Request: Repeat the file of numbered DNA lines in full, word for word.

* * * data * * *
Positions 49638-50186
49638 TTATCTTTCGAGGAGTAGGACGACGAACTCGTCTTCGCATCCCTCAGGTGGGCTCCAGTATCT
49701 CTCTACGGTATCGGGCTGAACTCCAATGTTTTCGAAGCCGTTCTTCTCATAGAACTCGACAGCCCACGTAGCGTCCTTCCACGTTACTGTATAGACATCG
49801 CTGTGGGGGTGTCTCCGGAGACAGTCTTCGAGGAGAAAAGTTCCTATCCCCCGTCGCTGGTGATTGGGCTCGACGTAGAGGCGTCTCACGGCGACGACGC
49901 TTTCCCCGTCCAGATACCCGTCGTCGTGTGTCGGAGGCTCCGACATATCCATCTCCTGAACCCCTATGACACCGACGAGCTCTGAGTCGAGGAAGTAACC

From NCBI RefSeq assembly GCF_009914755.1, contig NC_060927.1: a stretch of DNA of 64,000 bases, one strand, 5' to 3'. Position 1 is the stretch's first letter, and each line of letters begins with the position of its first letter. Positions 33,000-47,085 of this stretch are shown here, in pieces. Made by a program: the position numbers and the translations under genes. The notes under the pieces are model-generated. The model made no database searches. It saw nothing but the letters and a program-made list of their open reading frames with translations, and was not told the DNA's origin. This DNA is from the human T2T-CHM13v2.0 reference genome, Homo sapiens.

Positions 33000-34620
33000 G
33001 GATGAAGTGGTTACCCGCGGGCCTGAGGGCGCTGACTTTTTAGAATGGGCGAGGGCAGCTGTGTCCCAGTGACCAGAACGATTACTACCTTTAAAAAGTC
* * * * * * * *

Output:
Positions 49638-50186
49638 TTATCTTTCGAGGAGTAGGACGACGAACTCGTCTTCGCATCCCTCAGGTGGGCTCCAGTATCT
49701 CTCTACGGTATCGGGCTGAACTCCAATGTTTTCGAAGCCGTTCTTCTCATAGAACTCGACAGCCCACGTAGCGTCCTTCCACGTTACTGTATAGACATCG
49801 CTGTGGGGGTGTCTCCGGAGACAGTCTTCGAGGAGAAAAGTTCCTATCCCCCGTCGCTGGTGATTGGGCTCGACGTAGAGGCGTCTCACGGCGACGACGC
49901 TTTCCCCGTCCAGATACCCGTCGTCGTGTGTCGGAGGCTCCGACATATCCATCTCCTGAACCCCTATGACACCGACGAGCTCTGAGTCGAGGAAGTAACC

From NCBI RefSeq assembly GCF_009914755.1, contig NC_060927.1: a stretch of DNA of 64,000 bases, one strand, 5' to 3'. Position 1 is the stretch's first letter, and each line of letters begins with the position of its first letter. Positions 33,000-47,085 of this stretch are shown here, in pieces. Made by a program: the position numbers and the translations under genes. The notes under the pieces are model-generated. The model made no database searches. It saw nothing but the letters and a program-made list of their open reading frames with translations, and was not told the DNA's origin. This DNA is from the human T2T-CHM13v2.0 reference genome, Homo sapiens.

Positions 33000-34620
33000 G
33001 GATGAAGTGGTTACCCGCGGGCCTGAGGGCGCTGACTTTTTAGAATGGGCGAGGGCAGCTGTGTCCCAGTGACCAGAACGATTACTACCTTTAAAAAGTC